Tuesday, April 26, 2005

Review: Metropolis

HOLY COW! FIREFOX JUST EXPLODED SO I LOST THIS WHOLE POST! That can't be good. And all of my cleverness and wit was poured into the review I just lost. Crap.

/Saving as Draft
As they say in the Monty Python skits , "Start again".

Metropolis was one of those books that I found having praise lavished all over it by several different magazines. I put in a request for it at my local library -- see my previous post about already owning too many books -- and patiently waited my turn. As often happens, when I finally did get it, it was trapped in a flood of other books that I had requested that I also wanted to read. Unfortunately I was not as interested in it as I had been when I requested it, a problem that I also often have with Netflix.

Long story short, I ended up have to blaze through the book in order to finish it before it was due at the library. I couldn't renew it because someone else had requested it after me, and I refuse to be someone who thinks that paying fines for overdue library books is OK. Call it a thing.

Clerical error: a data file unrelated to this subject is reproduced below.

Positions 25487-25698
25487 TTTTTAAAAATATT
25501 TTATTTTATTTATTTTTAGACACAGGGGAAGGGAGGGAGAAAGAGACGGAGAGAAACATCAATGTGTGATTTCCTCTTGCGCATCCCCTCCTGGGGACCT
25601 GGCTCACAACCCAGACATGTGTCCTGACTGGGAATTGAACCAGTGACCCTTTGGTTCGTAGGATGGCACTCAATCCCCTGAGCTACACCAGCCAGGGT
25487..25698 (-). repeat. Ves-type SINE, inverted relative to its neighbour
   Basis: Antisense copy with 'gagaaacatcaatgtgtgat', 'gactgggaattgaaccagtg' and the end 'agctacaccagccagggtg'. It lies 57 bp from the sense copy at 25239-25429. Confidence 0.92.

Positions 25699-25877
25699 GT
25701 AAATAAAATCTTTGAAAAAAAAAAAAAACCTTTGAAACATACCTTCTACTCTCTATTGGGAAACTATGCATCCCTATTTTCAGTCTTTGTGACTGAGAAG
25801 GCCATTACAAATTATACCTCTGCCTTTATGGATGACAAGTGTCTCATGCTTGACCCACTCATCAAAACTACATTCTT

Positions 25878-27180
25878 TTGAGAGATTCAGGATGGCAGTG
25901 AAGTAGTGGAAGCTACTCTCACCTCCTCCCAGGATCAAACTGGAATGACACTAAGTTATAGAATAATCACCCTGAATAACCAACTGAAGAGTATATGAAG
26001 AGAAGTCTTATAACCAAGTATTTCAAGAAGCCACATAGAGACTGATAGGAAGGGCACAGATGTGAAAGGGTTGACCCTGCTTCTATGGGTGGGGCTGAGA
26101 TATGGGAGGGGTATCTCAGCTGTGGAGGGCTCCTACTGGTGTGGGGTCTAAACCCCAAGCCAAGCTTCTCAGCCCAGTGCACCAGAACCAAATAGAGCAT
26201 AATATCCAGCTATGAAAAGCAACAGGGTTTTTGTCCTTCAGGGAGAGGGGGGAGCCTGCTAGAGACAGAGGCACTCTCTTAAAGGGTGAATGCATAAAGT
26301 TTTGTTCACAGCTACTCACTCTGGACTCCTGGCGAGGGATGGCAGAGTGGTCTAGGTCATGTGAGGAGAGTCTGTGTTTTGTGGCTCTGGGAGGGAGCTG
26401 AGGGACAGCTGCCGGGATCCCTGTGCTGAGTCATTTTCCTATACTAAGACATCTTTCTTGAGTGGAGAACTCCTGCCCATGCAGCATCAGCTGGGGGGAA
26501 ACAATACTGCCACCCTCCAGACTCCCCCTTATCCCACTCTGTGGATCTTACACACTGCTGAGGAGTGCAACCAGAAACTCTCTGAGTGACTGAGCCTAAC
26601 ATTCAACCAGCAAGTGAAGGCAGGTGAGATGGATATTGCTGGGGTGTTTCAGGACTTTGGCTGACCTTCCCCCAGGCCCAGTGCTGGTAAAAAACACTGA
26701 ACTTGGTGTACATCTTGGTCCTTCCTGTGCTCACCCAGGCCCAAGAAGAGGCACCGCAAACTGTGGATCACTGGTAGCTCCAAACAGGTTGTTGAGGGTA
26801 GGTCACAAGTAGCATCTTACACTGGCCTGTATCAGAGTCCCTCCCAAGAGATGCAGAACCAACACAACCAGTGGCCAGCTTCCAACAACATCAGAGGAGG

In its defense, I did find myself getting sucked in. I started it in order to decide whether or not I really wanted to try to read it in two days, and I figured, "Why not?" (Some who read the book might think that's a pun but it's not.)

Some of the characters were interesting, but the central love story between Beatrice O'Gahmna and Frank Harris was just annoying. So annoying in fact that I ascribed it to the fact that the author was a woman and had to include some overweening passion to motivate her characters and keep readers interested. And I'm a woman! At least there weren't the gratuitous sex scenes that I had to sit through in Rise of Endymion. Ugh.

I did enjoy the picture it painted of life in New York City in the late 1860s, particularly the descriptions of the open spaces that had not yet been filled to overflowing on Manhattan Island and the surrounding boroughs. The author also had some playful spots where she injected herself into the story -- "Shall I end it here?" -- and talked about the nature of fate. She also succeeded in building a sense of dread because you knew that Frank's luck was such that he was going to end up a sucker for Undertoe again.

Would I recommend it? Eh. It was well researched, fairly well written, but I won't be running out to buy it.

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